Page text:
Rebecca Ablett from ACID’s Scottish Legal Affiliates, Burness Paull talks us through McDonald’s latest IP challenge.
Last year, McDonald’s iconic Big Mac burger celebrated its 50th anniversary. Since its launch in 1968, the Big Mac’s continued popularity has cemented its status as the one of the most renowned burger marks in the world, with sales in more than 100 countries and an estimated 28 Big Macs sold globally every second. However, despite its undoubted success with consumers, it hasn’t all been plain sailing for McDonald’s, who recently received a grilling from the Cancellation Division of the EU Intellectual Property Office (“EUIPO”) in a decision which revoked the company’s EU trade mark for “BIG MAC” (trade mark number 62638) (the “Big Mac Mark”) and highlighted the importance of brand owners being able to demonstrate genuine use of their trade marks.
In 1998, the Big Mac Mark was registered in three classes of good and services, including meat sandwiches and restaurant services. The drive-thru to revocation began on 11 April 2017, when Supermac’s (Holdings) Ltd (“Supermac’s”) filed an application for revocation of the Big Mac Mark under Article 58(1) of the EU Trade Mark Regulation, on the grounds that the mark has not been put to genuine use during a continuous period of five years following the date of registration.
Founded by Pat McDonagh in 1978, Supermac’s is an Irish fast food chain with over 100 outlets across the country. The long-running burger battle dates back to 2014, when McDonald’s halted Supermac’s planned expansion into the UK and Europe by filing an opposition against the registration of its EU trade mark for “Supermac’s” on the basis that this would lead to confusion between the two brands.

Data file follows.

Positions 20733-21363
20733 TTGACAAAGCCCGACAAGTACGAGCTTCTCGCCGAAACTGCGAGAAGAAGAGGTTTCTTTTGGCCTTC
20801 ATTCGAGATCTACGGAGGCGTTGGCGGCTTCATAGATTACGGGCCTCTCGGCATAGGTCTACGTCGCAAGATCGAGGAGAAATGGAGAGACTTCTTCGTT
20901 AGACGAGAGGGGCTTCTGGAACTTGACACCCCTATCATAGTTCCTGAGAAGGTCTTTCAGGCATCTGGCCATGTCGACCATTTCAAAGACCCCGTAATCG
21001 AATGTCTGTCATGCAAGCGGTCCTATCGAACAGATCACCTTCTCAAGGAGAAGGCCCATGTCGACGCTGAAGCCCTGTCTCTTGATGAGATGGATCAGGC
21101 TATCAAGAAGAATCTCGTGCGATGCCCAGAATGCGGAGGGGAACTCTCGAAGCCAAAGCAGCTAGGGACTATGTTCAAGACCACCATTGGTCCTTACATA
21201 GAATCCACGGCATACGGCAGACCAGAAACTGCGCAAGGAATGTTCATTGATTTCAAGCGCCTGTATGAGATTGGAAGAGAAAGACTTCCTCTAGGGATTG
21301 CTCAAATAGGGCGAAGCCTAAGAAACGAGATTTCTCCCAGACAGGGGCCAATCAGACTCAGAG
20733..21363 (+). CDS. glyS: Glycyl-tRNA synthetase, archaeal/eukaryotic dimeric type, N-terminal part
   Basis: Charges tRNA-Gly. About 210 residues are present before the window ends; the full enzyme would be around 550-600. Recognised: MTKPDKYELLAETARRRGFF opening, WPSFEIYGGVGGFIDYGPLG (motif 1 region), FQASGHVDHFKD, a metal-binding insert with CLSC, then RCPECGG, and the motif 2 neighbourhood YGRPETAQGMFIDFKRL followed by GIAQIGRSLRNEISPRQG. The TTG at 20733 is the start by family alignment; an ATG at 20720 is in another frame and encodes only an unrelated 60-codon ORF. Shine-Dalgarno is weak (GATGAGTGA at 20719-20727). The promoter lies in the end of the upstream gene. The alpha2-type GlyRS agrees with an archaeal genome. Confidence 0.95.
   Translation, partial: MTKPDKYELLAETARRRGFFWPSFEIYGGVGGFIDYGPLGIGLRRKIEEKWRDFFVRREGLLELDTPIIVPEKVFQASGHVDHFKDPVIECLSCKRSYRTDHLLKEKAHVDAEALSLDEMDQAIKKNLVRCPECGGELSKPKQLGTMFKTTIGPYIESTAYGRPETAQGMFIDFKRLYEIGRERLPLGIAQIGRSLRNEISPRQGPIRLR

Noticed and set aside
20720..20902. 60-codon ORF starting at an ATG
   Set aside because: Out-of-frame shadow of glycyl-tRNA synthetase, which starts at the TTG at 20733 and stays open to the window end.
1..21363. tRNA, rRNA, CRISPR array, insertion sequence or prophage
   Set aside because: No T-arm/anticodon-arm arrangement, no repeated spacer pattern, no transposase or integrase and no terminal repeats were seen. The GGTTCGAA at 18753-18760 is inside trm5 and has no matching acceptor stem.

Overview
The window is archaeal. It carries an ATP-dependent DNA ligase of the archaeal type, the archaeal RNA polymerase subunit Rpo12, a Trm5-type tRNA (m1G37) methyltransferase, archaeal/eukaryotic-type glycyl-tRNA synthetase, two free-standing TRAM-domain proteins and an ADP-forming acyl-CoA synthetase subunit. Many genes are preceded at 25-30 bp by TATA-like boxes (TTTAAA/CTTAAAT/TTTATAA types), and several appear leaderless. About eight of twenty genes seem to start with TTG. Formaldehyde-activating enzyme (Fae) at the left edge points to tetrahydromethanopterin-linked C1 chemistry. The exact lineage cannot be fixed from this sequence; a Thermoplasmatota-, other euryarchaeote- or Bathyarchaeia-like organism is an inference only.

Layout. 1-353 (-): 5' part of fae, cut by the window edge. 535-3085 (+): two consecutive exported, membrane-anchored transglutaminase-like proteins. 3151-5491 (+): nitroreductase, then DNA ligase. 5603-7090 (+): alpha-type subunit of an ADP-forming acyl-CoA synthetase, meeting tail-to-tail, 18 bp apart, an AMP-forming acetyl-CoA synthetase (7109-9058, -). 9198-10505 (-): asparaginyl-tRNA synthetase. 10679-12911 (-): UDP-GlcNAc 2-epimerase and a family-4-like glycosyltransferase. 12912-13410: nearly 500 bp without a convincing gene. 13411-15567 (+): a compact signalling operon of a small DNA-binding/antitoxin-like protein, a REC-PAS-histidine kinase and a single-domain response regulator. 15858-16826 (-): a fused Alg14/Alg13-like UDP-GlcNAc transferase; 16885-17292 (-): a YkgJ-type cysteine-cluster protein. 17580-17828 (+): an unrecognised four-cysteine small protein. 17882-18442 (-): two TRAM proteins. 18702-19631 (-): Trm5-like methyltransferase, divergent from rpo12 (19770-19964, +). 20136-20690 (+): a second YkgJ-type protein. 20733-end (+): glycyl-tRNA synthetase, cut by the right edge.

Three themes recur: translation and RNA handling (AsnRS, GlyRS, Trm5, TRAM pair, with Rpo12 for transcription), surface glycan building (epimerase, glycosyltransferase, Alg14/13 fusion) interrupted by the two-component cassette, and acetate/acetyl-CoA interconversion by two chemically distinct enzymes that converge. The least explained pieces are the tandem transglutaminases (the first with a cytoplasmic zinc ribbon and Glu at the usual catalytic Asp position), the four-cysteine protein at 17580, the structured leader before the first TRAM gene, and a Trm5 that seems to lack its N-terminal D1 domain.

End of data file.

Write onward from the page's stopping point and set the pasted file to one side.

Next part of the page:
In response to Supermac’s application for revocation, McDonald’s filed evidence of use, including three affidavits signed by representatives of McDonald’s in the UK, Germany and France; brochures and printouts of advertising posters; print outs from numerous McDonald’s websites; and a Wikipedia entry relating to the Big Mac.
In a ruling which has surprised IP specialists and burger fans alike, the EUIPO concluded that the evidence submitted by McDonald’s was insufficient to establish genuine use of the Big Mac Mark in the relevant territory during the relevant period. As a result, the EUIPO revoked the Big Mac Mark in its entirety.
The decision of the Cancellation Division reaffirms when genuine use of a trade mark will exist, namely, where the mark is used in accordance with its essential function – which is to guarantee the identity of the origin of the goods or services for which it is registered. Whilst McDonald’s has already shown appetite for a second helping at the EUIPO by confirming that it intends to appeal, the ruling contains a number of useful reminders for trade mark proprietors:
The revocation of the Big Mac Mark is a stark reminder of the importance of brand owners being able to demonstrate genuine use of their trade marks, regardless of their size – yes a Big Mac is big, but not quite big enough to rely on insufficient evidence! However, the above reminders highlight that there are a number of measures which trade mark owners can adopt to avoid a similar fate.
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